The 6 least densely populated areas in the world

Oluwatoni Olujinmi

In a world that is characterized by both busy cities and densely populated regions, there are huge stretches that are characterized by the dominance of isolation and the scarce presence of human settlement. 

Compared to the urban sprawl that characterizes a significant portion of the modern globe, these regions, which are distinguished by their low population density, provide a striking contrast.

In this article, we’ll explore six of the least densely populated areas in the world, each possessing its own unique landscape and contributing to the preservation of natural beauty.

The 6 least densely populated areas

1. Greenland

With only 0.03 people per square kilometer, Greenland is one of the least densely populated areas internationally, but it is well-known for its huge ice sheets and Arctic scenery. A large, self-governing region inside the Danish Kingdom, it has been inhabited for more than four thousand five hundred years.

Since the majority of Greenland is encased in ice, the majority of its inhabitants call the rocky coast on the west coast home. Icebergs, glaciers, and hardy humans all call this beautiful but tough island home. The island’s low population density is probably a result of the severe environment.

Because of its small population (around 56,000 people), Greenland is the best place to go if you are looking for a place to escape from civilization.

2. Mongolia

Mongolia is located in central Asia and is characterized by vast steppes and the persistence of nomadic traditions. Genghis Khan is its most famous resident, yet just 2.04 individuals call each square km of this massive country home

The enormous Mongolian landscape is mostly unpopulated due to the country’s extremely low population density. Reasons for the low population density include the difficulties of occupying much of the land and the fact that it is surrounded by both Russia and China.

Ulaanbaatar, Mongolia’s capital, has the coldest winters on record, with an average temperature of -1.3 degrees Celsius. Offering a one-of-a-kind combination of cultural diversity and breathtaking natural scenery, Mongolia is characterized by its nomadic herders and gers scattered over the terrain. 

3. Namibia

The low population density and dry terrain of Namibia, a country in southern Africa, are its defining characteristics.  There are 2.97 people per square kilometre, according to the most recent census. The country is somewhat high altitude, therefore it stays rather temperate even though its landscape is primarily desert and dune-like. 

One of the world’s oldest deserts, the Namib Desert, covers most of the landscape. Because of its dispersed population, Namibia is able to maintain the delicate balance of its distinct ecosystems by leaving large areas of desert wilderness undeveloped.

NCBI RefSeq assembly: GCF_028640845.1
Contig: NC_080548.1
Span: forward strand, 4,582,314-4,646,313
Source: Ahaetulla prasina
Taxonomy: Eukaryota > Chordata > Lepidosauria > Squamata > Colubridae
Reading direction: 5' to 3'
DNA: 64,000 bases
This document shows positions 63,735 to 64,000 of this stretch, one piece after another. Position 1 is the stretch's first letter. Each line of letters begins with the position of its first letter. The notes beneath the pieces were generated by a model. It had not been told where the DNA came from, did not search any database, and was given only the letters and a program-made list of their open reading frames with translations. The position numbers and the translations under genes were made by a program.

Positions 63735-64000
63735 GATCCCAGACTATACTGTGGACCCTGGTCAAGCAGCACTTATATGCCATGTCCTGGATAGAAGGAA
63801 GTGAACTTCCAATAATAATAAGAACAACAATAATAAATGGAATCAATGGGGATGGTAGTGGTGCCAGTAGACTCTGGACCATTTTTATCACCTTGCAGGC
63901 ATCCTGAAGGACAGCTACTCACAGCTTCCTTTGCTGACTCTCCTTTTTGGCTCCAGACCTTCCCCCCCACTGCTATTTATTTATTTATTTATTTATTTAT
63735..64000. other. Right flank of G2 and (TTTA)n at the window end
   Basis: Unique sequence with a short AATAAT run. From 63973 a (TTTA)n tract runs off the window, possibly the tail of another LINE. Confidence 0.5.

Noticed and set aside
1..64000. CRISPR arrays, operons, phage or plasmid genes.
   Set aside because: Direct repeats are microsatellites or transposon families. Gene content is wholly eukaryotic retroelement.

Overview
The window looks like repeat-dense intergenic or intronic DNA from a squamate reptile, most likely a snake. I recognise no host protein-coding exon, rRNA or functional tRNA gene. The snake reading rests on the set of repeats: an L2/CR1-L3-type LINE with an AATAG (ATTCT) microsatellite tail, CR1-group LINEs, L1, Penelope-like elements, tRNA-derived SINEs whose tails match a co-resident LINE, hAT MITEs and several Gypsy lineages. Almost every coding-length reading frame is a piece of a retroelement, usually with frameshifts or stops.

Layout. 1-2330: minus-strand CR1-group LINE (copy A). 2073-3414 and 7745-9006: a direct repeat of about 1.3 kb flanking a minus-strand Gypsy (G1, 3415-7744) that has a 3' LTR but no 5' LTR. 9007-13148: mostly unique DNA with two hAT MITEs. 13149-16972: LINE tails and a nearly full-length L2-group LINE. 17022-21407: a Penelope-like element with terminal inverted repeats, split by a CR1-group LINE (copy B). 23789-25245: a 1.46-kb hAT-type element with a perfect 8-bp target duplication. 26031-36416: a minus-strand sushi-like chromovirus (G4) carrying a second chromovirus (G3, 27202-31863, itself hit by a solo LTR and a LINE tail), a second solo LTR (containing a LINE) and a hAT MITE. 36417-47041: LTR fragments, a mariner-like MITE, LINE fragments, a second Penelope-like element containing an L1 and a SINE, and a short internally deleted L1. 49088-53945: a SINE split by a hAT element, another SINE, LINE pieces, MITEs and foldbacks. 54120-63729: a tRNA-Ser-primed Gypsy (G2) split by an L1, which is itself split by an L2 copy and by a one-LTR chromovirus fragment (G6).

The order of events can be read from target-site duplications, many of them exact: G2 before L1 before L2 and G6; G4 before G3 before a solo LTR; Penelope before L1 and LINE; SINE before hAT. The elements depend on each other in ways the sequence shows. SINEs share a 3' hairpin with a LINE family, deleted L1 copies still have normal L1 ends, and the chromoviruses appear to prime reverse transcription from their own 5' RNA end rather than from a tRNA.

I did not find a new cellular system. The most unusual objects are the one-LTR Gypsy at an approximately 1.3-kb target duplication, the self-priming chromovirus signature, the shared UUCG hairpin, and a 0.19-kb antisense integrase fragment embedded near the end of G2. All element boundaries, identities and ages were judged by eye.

Only at Warmbad, in the south of the country, do the weather conditions correspond to the topography. While less prevalent than in nations farther north in the Sub-Saharan region, droughts still occur frequently in the country.

4. Australia 

In spite of its many ecosystems, the continent of Australia has some of the world’s least heavily populated regions. On an island that measures 7.69 million square kilometres, the population density is 3.25, with over 25,604,700 people calling it home. 

There are fewer people living in the dry, sparsely populated Australian Outback compared to the more populous coastal areas. Despite the rain forests and mountain ranges that cover other parts of the country, the continent is the driest, flattest, most barren, and least favourable to organic growth due to the abandoned Outback. 

The Outback is a symbol of the fortitude of the Australian people and the enormous size of the continent; it is also a place of great isolation and difficulty.

5. Iceland

Iceland, which is located in the North Atlantic Ocean, is a mesmerizing location due to its otherworldly scenery and low human density. There are around 362,860 people living in this region, the majority of whom reside in the capital region of Reykjavík, where more than 63% of the population resides. 

People who are looking for isolation in the midst of nature’s majesty will find the island to be a haven thanks to its volcanic wonders, geysers, and glaciers, which contribute to the island’s particular charm. Iceland is currently seeing a robust population increase that is comparable to that of other European countries.

6. Canada

As the world’s second-largest country, Canada is home to huge wilderness regions that are characterized by a population density that is insignificant in relation to the country’s enormous size. 

Known for its tundra, boreal forests, and Arctic vistas, the northern regions of Yukon, Northwest regions, and Nunavut are exceptional examples of the Canadian wilderness. 

People who are looking for seclusion in the middle of the magnificence of the wilderness will find Canada to be a haven because of its small population, which allows for the preservation of natural habitats that are in their purest form.

Preserving the earth’s captivating and untouched areas

By serving as reminders of the world’s vast and varied landscapes, these six localities with the lowest population density serve as examples of places where solitude and the splendor of nature are the norm.

These locations, whether they are located in the cold expanses of Greenland, the nomadic tranquilly of Mongolia, or the arid elegance of Namibia, all contribute to the preservation of the most compelling and unexplored corners of the Earth.

Read also: The 6 most secret and still uncontacted tribes in the world in 2023

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